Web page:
Sequences of All-Time:
From the Silents to the Present
|Film Title/ Director & Editor and Film Description|
Out of Sight (1998)
d. Steven Soderbergh
(Best Film Editing Nominee: Anne V. Coates)
This crime caper contained a well-known, teasingly-filmed and edited, cross-cutting (or inter-cutting) sequence between convicted two of its characters:
First, they were conversing in a Detroit hotel bar-lounge and sharing a drink ("I like your hair, I like your outfit"), while they flirtatiously called each other different alias names, Gary and Celeste.
He explained how they were destined to be together:
Minutes later (after she knowingly invited: "Let's get out of here") in images that were non-continuous (with flash-forwards and flash-backs) accompanied by overlaid dialogue, she undressed in front of penthouse room windows with a view of snow falling outside amidst the lights of the city.
They were also seen in the bedroom, where they kissed and entered the bed to make love.
Run Lola Run (1998, Germ.) (aka Lola Rennt)
d. Tom Tykwer
In this relentlessly-thrilling, exhilarating hit film, there were three breath-taking and frenetic attempts (all "what-if" scenarios of reliving the past), largely shot in real time, of short red-haired, tattooed Lola (Franke Potente) running to help her dependent, drug-dealing boyfriend Manni (Moritz Bleibtreu).
In each instance, she ran and acquired replacement cash of 100,000 Deutschmarks in 20 minutes so that he didn't have to rob a grocery store - and suffer the fateful consequences.
He was panicking at a phone booth in Berlin, where he was to meet his boss Ronnie (Heino Ferch) at noon (in about 20 minutes) with the cash, but he had inadvertently left the bag of cash on the subway car, where it was picked up by a bum.
The film's clever twist was that she was off by only a matter of seconds each time, drastically altering the consequences.
Also notable was the film's techno/industrial soundtrack and the use of a mix of visual styles.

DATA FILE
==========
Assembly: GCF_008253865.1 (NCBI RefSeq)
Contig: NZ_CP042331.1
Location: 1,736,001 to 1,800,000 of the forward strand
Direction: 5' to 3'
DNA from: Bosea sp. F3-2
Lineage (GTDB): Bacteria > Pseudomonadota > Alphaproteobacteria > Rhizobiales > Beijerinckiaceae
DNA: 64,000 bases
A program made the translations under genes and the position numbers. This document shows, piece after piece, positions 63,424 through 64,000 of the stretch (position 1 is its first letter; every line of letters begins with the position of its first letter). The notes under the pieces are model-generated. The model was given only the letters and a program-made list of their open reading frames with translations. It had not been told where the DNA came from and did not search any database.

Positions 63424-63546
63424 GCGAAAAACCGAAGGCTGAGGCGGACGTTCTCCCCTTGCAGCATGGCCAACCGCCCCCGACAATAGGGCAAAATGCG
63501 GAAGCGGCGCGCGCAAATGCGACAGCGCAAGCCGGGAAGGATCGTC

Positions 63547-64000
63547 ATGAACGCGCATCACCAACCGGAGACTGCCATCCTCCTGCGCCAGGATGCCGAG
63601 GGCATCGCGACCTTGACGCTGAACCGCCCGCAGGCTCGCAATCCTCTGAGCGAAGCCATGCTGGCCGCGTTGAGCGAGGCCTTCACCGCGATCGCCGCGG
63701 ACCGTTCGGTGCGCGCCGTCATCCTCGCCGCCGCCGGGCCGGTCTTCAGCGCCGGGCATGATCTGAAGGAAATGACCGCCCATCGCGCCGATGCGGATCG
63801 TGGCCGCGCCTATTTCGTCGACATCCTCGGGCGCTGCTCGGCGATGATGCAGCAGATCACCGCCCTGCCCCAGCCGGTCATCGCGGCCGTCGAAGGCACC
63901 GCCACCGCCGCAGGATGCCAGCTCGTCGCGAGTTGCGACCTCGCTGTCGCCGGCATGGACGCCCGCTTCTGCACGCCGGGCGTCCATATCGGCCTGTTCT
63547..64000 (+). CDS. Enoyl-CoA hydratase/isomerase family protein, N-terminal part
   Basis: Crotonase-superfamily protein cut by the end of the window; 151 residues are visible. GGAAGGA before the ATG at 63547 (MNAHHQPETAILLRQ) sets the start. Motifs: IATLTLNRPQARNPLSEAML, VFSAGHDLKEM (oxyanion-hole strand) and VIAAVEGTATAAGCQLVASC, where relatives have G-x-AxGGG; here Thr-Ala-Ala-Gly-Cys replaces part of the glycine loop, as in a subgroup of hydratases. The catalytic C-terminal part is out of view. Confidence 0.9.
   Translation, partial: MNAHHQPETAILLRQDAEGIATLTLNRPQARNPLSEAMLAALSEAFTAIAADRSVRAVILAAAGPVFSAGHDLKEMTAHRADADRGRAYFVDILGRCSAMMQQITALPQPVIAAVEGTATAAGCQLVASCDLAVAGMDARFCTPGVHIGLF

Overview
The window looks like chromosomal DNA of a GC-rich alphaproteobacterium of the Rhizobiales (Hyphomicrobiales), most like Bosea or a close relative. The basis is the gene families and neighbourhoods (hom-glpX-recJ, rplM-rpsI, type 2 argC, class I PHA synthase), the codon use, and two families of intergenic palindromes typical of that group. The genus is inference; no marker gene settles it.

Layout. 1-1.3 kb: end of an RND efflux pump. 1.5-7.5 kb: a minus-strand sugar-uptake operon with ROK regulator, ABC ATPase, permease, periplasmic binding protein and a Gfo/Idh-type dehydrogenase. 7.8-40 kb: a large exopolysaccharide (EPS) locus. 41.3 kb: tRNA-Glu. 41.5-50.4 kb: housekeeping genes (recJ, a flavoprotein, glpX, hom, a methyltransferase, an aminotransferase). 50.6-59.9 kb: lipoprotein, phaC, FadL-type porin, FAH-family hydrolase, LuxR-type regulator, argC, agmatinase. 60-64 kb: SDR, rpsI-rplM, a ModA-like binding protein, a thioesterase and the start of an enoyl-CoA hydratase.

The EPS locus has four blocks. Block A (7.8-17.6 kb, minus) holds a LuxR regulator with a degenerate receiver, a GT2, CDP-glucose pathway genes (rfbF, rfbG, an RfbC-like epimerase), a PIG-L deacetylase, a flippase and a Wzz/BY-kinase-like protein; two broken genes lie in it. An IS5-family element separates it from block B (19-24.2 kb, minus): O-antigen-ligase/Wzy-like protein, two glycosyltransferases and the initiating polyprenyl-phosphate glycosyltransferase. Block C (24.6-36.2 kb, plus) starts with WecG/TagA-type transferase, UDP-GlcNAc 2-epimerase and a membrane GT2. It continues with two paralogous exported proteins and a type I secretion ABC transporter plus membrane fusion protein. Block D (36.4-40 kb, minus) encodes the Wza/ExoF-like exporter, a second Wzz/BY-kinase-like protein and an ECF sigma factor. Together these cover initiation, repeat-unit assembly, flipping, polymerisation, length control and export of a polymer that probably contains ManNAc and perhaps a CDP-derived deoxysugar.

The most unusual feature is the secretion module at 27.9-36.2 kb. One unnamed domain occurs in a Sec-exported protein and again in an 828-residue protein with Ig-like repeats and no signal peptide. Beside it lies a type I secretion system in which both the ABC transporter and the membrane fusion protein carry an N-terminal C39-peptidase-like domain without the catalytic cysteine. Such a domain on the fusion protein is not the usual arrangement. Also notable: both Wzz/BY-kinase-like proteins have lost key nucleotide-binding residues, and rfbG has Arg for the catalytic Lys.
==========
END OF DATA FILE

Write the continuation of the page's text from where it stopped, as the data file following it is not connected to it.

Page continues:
Saving Private Ryan (1998)
d. Steven Spielberg
(Best Film Editing Winner: Michael Kahn)
Steven Spielberg's WWII war drama opened, after a short prologue, with a harrowing, graphically-visceral 25-minute depiction of the Allied landing on D-Day on Omaha Beach (June 6, 1944).
Its vivid opening sequence of the blood-bath attack was documentary-styled cinema verite at its finest (with hand-held cameras and special-effects shots), based on actual veterans' accounts of their experiences, and using film that deliberately bleached out colors to make it appear like a newsreel.
The frantically-edited, immersive scene, to accentuate the terror and chaos and the tremendous number of casualties, began with a view of one of the soldier's trembling hands as his PT boat approached the landing area of the beachhead, revealing him to be veteran Captain John Miller (Tom Hanks in an Oscar-nominated role).
One soldier vomited, and another kissed his crucifix.
Miller told his nervous platoon that was squatting down and readied for landing the craft: "We'll see you on the beach."
The sequence showed the grisly horrors of war as they dropped the PT's ramp and some soldiers jumped over the side into the ocean to escape the gunfire - the first wave of soldiers leaving the boats were instantly shot down as the camera jerked around, revealing that there was nowhere to hide.
Bullets struck bodies underwater, legs were blown off, soldiers were incinerated by an exploding flamethrower, a grunt carried his own severed arm, and one man held onto his own pile of bloody intestines (crying: "Mama! Mama!") etc.
The segment was accompanied by the loud sounds of ricocheting bullets, explosions, and grenades as the German troops in bunkers and machine gun nests fired relentlessly at the unprotected soldiers who had little cover.
For a few disorienting moments, Miller was shell-shocked and lost his hearing from loud shrapnel (as the soundtrack went blank).
Also, while he dragged a wounded fellow soldier, a bomb struck and took off the lower-half of the man's body, signifying how helpless the soldiers were and how battle deaths were very violent.
The Matrix (1999)
(Best Film Editing Winner: Zach Staenberg)
The Matrix became best known for its phenomenal and revolutionary visual effects - airborne kung fu, 3-D freeze frame effects with a rotating or pivoting camera, and bullet-dodging ("bullet-time" and "Flo-Mo").
This action film became a smash hit, featuring elaborate fighting and stunt sequences with complex editing.
In the main fight-training sequence, computer programmer Thomas Anderson/Neo (Keanu Reeves) was first trained in various combat skills and martial arts via downloads (Jujitsu, Kempo, Tae Kwon Do, Drunken Boxing, etc.) through a plug-in jack at the back of his head.
Then, in a highly-choreographed sequence filmed with multiple cameras and requiring intensive film editing, Neo personally battled within a kung-fu sparring program against Morpheus (Laurence Fishburne) in a virtual reality environment similar to the Construct.
In the matchup, Neo was shown how he possessed super-human abilities, could break some programming rules, and could bend others, i.e., the laws of physics.
He realized he could free his mind and perform impossible feats of physicality.
The pace of the scene was set by the various lengths of film spliced or edited together.
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